Located in Washington state, Gray’s Harbor is an estuarine bay which is located north of the mouth of Columbia river. Situated on the southwest Pacific coast of United States of America, this bay is 17 miles in length and 12 miles in width. Five rivers and streams including the Chehalis river, flow into this harbor area. Known as the gateway to the Pacific ocean and Olympic peninsula, the area is said to have been discovered by Robert Gray in 1792 during fur trading, and hence it was named after him. Settlements in the region began during 1870, with lumber industry being a primary source of income. In fact, by the early 20th century, this region became the largest lumber shipyard worldwide. Strikes by industrial workers took place between 1912 to 1923. The period of World War II, also witnessed harbor defences being put in place here by the Western Defense Command.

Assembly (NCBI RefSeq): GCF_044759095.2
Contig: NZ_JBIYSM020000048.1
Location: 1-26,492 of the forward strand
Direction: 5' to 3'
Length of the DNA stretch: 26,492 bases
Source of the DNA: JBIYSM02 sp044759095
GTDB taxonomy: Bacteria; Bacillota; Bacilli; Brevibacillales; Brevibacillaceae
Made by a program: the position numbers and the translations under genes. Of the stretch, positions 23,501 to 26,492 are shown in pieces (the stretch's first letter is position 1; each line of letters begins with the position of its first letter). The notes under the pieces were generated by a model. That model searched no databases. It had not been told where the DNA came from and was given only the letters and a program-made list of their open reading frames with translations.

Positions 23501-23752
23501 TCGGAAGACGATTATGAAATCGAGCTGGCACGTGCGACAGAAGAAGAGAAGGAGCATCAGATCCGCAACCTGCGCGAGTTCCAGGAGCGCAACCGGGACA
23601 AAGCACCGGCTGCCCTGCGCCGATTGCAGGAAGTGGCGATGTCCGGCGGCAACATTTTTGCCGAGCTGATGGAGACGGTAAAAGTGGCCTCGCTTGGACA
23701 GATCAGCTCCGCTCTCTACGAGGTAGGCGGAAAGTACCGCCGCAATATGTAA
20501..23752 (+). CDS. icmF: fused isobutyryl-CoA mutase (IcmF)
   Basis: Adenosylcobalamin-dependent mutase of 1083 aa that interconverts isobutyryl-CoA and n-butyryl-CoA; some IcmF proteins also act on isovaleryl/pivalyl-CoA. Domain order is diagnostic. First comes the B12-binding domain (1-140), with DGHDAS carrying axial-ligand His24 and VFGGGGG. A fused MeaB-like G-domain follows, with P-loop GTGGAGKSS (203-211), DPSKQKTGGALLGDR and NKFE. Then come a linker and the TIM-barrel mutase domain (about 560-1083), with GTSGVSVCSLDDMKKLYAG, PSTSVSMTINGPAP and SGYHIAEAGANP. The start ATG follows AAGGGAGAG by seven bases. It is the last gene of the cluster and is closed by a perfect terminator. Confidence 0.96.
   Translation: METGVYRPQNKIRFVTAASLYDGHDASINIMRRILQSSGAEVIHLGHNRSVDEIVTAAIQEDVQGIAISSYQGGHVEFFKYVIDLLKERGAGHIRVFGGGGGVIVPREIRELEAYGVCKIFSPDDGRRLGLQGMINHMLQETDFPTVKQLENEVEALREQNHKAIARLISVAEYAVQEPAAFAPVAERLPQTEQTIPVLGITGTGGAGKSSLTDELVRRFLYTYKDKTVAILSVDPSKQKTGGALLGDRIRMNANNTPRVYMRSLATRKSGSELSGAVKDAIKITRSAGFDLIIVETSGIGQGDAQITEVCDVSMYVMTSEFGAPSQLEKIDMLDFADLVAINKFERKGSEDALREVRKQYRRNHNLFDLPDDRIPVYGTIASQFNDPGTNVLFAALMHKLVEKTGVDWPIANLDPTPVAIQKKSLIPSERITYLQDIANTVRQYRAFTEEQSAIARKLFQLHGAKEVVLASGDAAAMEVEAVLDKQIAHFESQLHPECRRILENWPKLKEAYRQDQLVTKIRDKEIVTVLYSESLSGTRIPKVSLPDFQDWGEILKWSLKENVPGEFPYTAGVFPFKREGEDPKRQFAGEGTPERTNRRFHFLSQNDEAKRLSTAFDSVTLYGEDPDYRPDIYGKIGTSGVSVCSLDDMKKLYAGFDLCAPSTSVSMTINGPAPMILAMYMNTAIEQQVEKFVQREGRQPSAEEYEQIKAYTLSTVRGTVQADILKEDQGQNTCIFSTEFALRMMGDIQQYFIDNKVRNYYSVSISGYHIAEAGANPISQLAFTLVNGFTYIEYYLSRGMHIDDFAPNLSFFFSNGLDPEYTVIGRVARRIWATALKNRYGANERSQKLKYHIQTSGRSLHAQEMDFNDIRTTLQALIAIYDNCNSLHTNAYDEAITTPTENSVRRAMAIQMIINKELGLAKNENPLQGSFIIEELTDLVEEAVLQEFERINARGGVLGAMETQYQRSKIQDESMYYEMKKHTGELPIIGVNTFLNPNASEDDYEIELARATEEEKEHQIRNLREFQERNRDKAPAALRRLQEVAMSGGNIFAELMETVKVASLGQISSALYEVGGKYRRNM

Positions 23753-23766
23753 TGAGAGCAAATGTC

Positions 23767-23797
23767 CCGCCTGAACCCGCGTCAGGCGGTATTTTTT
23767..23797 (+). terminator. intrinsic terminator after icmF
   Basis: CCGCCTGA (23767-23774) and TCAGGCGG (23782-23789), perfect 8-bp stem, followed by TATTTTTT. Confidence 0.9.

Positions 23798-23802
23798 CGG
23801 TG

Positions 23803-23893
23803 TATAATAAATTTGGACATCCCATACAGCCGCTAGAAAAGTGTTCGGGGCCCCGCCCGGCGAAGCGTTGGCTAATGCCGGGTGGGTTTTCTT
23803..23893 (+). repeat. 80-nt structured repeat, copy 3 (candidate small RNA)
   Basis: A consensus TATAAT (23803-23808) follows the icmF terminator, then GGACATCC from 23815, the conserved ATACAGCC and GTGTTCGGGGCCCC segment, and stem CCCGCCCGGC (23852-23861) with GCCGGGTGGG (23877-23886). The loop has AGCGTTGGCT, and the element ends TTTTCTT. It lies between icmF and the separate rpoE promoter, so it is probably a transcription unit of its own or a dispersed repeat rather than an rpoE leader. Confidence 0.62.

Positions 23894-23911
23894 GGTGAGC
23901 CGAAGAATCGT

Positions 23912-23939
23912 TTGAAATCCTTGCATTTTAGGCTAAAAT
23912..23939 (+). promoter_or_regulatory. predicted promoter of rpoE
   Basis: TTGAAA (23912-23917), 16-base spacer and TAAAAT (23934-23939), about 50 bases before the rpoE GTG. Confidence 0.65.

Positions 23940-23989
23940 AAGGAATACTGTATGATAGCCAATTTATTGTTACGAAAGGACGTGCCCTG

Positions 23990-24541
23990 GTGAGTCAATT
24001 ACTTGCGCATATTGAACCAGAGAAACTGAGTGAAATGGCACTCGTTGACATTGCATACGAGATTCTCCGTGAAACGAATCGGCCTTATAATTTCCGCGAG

Part of the Thurston county in 1852, the region was earmarked as Chehalis County in 1854, after the name of a prominent tribe from the area. This was followed by an attempt to split the county into two parts. Later in 1915, the county was renamed as the Gray’s Harbor county after the name of Robert Gray. The apostrophe was removed as per naming conventions by the USA.